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Stop Staring at Phelps! 4 Ways to Avoid Losing at Life

I love the Olympics because there are always so many amazing stories of dedication, perseverance, and sportsmanship. The recent Olympics in Rio de Janeiro were no exception.

But one of the best life lessons I observed this year was not an example of any of the noble qualities listed above. This life lesson comes from the tragic and cautionary tale of Chad le Clos from South Africa.

Chad le Clos is a star freestyle and butterfly swimmer, having won a world champion and Olympic gold medal. In the 2012 Olympics he even beat Michael Phelps in the 200-meter butterfly, Phelp’s favorite race. When Phelps announced he was coming out of retirement to participate in 2016 Olympic Games, an instant rivalry match was created.

The day of the race came. In the ready room prior to the preliminary race, Le Clos’ shadow boxed in front of Michael Phelps who sat quietly thinking.

le clos boxing

But to me it got stranger than that. When they climbed onto the blocks before the final race, le Clos continued to stare over at Phelps. It was like he couldn’t take his eyes off of him, staring him down for long moments at a time. Phelps never seems to notice.

le Clos looking at Phelps

The whole thing culminates in a moment in the water towards the end of the race. Phelps has a small lead coming towards the wall and in the lane next to him, le Clos is swimming with his head turned towards Phelps. Instead of focusing on his own stroke, he is watching to see where he is in relationship to Phelps.

In the end, Phelps won the gold medal and le Clos got…4th place! The world champion didn’t even get a medal and I believe that it was because of how much he focused on everything but himself.

Chad le Clos Disbelief

I’ve seen this same scene play out in my life and the lives of others around me. In fact, with the proliferation of social media, it has become incredibly easy to spend our time looking at, and comparing ourselves to, the lives of others. The danger is that when we are focusing on others, we don’t have time to focus on making ourselves better.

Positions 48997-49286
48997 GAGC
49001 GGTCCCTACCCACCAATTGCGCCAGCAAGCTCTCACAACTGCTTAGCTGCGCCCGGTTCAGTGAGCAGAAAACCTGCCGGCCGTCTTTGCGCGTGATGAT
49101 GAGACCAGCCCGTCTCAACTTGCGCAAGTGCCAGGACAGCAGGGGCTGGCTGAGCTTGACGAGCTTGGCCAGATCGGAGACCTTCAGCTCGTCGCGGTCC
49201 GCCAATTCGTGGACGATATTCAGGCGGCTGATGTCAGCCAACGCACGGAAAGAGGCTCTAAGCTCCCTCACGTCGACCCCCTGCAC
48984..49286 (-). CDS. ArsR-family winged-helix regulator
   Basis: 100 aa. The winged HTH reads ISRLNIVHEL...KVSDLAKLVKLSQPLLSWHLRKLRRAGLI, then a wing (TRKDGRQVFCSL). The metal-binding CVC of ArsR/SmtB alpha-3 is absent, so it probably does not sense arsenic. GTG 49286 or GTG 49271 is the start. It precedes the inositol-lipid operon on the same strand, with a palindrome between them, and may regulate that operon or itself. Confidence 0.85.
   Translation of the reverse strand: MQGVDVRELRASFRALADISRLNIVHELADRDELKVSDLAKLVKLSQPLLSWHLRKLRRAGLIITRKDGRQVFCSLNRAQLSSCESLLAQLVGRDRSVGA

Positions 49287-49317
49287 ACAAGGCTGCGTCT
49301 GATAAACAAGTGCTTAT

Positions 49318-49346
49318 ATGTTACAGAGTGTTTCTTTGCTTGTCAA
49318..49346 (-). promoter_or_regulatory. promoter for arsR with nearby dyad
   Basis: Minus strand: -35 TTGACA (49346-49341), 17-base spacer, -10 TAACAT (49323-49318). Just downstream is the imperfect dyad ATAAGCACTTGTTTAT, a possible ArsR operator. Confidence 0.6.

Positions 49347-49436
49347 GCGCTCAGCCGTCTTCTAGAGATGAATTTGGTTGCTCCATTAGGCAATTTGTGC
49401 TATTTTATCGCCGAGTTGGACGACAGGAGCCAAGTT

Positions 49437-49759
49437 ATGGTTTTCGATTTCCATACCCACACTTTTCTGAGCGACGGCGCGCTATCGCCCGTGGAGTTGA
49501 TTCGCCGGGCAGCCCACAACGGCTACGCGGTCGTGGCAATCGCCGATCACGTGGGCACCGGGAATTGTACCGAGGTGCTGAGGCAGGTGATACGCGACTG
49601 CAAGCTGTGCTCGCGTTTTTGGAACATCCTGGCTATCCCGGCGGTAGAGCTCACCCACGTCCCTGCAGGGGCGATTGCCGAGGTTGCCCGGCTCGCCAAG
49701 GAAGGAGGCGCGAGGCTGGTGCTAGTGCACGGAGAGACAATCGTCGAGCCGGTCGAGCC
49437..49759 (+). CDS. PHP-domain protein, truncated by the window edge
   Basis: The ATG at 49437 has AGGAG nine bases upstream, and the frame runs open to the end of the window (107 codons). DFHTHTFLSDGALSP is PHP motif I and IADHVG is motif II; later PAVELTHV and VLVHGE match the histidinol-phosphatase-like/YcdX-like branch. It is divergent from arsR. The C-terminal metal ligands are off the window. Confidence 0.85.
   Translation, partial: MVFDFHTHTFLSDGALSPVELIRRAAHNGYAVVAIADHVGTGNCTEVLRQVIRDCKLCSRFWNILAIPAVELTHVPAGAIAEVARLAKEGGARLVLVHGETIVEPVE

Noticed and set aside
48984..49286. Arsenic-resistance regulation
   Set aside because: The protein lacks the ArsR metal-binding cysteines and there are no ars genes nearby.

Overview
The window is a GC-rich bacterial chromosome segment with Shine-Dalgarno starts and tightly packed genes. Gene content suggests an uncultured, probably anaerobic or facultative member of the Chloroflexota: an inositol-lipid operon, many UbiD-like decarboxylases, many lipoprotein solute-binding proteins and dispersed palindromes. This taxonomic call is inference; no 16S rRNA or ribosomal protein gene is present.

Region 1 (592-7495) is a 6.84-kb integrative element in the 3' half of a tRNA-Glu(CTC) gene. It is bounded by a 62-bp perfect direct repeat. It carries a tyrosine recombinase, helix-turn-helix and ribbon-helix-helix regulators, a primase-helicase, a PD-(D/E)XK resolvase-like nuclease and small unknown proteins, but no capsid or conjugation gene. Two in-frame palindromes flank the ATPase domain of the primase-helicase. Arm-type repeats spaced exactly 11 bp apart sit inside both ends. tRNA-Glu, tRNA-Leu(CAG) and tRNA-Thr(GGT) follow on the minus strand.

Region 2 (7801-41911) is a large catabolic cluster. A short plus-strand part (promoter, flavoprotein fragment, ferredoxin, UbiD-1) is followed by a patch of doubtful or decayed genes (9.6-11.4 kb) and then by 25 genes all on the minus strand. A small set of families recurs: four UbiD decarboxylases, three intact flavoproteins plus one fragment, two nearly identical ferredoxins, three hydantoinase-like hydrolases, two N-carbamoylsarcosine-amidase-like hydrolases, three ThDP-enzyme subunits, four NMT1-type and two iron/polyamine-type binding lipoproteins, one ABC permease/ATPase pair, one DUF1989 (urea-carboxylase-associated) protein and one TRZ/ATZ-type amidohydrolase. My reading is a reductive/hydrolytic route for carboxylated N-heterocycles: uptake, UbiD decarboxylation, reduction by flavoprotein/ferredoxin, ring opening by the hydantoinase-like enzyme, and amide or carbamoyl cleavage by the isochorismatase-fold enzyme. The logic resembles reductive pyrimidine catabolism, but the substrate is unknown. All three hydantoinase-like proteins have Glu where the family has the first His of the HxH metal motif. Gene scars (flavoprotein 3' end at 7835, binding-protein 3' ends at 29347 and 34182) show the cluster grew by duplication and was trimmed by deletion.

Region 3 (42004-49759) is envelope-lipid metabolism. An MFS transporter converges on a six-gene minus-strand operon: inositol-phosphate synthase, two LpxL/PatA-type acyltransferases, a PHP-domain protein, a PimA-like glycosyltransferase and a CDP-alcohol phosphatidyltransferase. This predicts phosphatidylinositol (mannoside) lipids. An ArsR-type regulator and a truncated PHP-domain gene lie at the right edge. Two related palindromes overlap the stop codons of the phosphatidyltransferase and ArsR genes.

We don’t improve our life by focusing on others, no matter how wonderful they may seem. We improve when we focus on where we are at right now and what we can do better. The truth is that those in the habit of comparing themselves to others will never get to a point where they are content. Even if they look around and see that they have more money, a better job, a bigger house, or more talented kids than everybody in their neighborhood, there will always be somebody who has more. The constant comparison and fighting to be “the top” only leads to a lifetime of disappointment, criticizing others, and bitterness. There is no “top”.

Is there a better way? I think so.

Here are 4 tips for focusing on the best possible YOU:

#1 – Understand that nothing is as it seems

We all need to realize that just about everybody is putting their very best online. The things we post are meant to show how much fun we’re having, what extraordinary place we are visiting, or how much better our kids are than yours. It is what we do. Social media is where we go to compare our best to everybody else’s best and see where we “rank”. Sometimes we’ll feel better about ourselves and sometimes we’ll get upset because someone seems to have more than us.